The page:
Wit: Make it clear. In the 1990s, Nigerian troops were assigned. Later they withdrew.

Def: In 1996-1997 when you told investigators you took arms from RIA, were there Nigerian troops at the airport?

Wit: Yes.

Def: How many?

Wit: About the size of a company. They were mixed up with Ghanaians. When we received ammos, they wouldn’t allow the Ghanaians inside the fence. The Nigerians took over the night shift.

Def: It was through bribery?

Wit: Yes.

Def: You personally bribed them?

Wit: The money was given to us, then we gave it to Victor, the Nigerian officer assigned to Taylor.

Def: Where did you get the money from?

Wit: From Taylor’s house, White Flower. He gave the money to Victor to the airport.

Def: What’s Victor’s full name?

Wit: That’s the name I recall. Even through the black deal during the disarmament, he helped us take ammo from Taylor’s house to hide it from ECOMOG.

Def: You said yesterday you made numerous trips to RIA, today you say it involved bribery of a senior Nigerian officer. What’s his name?

Wit: Victor. That’s what I remember. It was something that happened a long time ago. I can’t remember his full name.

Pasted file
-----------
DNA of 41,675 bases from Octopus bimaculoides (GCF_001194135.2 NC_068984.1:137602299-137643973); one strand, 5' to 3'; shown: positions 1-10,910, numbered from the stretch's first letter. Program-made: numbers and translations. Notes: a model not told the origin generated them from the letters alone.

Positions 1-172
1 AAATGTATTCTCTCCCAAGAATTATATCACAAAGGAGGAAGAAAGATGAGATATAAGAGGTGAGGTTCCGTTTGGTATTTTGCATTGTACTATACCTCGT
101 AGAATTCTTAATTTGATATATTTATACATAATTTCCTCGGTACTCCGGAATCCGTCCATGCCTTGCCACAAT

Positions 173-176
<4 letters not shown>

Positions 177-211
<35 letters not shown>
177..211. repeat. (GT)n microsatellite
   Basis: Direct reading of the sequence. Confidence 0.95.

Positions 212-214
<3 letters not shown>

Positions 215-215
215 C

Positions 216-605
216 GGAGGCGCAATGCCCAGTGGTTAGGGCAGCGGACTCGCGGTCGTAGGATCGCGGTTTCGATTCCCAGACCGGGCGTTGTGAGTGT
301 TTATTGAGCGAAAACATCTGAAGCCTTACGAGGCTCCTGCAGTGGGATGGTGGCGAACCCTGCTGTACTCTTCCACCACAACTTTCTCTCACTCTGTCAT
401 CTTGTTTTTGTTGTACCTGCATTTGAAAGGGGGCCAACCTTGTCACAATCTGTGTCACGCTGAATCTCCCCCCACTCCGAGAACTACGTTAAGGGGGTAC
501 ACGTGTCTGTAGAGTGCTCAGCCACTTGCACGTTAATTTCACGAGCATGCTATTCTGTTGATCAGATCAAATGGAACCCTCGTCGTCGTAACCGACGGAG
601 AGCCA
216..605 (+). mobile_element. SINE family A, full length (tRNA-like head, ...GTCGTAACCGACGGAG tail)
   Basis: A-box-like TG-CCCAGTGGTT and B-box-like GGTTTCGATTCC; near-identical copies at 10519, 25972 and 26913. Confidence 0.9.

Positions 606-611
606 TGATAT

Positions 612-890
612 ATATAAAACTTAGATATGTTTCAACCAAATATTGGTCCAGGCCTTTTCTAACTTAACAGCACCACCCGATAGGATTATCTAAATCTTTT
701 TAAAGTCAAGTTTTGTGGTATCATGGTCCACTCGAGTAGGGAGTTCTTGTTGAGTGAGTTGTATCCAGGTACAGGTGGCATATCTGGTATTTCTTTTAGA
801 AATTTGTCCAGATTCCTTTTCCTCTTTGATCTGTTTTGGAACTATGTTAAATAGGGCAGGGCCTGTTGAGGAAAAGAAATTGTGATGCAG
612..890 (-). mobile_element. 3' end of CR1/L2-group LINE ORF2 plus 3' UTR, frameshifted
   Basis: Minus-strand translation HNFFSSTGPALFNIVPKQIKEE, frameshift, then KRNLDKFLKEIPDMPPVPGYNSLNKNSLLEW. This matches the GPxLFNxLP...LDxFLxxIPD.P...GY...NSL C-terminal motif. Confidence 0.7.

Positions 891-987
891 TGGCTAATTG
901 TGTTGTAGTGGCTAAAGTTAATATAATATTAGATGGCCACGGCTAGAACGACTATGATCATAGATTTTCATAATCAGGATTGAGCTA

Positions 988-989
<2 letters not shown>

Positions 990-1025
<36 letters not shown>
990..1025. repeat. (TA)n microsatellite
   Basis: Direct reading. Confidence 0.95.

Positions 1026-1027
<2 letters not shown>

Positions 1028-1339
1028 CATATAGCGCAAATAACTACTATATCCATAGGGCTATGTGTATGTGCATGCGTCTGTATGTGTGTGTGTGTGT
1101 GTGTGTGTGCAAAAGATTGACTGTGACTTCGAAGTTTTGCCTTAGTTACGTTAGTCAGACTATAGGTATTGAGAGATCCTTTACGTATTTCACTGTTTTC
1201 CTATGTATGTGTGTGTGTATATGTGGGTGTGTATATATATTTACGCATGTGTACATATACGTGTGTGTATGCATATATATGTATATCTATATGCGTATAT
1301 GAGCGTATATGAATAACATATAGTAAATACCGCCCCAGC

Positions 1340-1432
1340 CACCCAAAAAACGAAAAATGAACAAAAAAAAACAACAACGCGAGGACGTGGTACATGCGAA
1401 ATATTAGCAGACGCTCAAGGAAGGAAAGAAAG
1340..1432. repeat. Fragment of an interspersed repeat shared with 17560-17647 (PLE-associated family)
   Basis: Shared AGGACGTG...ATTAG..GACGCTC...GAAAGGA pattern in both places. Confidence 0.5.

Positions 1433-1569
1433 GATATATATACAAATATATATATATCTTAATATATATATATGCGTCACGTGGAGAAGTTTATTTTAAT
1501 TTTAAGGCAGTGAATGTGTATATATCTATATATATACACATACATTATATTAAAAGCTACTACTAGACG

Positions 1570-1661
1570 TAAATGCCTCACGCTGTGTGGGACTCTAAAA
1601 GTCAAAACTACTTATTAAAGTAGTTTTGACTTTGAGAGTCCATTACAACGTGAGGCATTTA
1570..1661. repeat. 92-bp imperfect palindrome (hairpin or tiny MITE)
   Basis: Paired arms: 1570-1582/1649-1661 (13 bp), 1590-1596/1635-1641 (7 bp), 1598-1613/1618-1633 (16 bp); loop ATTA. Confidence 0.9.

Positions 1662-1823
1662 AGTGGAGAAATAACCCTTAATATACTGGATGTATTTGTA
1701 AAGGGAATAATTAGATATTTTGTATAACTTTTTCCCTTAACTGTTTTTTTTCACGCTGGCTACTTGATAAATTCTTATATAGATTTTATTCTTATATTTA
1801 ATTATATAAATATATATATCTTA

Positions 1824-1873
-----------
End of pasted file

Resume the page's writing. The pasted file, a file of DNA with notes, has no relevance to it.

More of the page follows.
Def: What rank was he in the Nigerian forces?

Wit: Captain Victor.

Def: Captain Victor, a Nigerian soldier, whose full name you cannot remember, correct? Can you give us any other identifying details of that man?

Wit: He used to dress in a military uniform, so it is hard to identify him among a group. The time they made an attempt on us at the mansion, he was even hit by a bullet.

Def: An attack on what place?

Wit: At the mansion during the 6-man council government.

Def: Where was he stationed?

Wit: He was assigned with a car every day. He was assigned with Charles Taylor. I never knew his residence.

Def: Why not?

Wit: For security. When he was hit, he was replaced. I never had to know where he lived.

Def: You said you were third in command in Liberia…

Pros: The witness never said that.

Def: Yesterday you said the only people above you were Taylor and Yeaten, you remember that.

Wit: (to judges) The lawyer shouldn’t offend me. (to Griffiths) Repeat the question and do not offend me.

Def: Mr. Marzah, did you tell us yesterday that the only two people above you in terms of importance were Taylor and Yeaten?

Wit: Yes, through our poro society.

Def: How is it you didn’t know where this captain was living?

Wit: I was not to know the area. I was not due to know all the security houses. I was close to these two people through the poro society. Even with Taylor, we ate human beings.

Def: Are you fixated on eating human beings?

Prosecution objects. Judges tell Griffiths not to be facetious.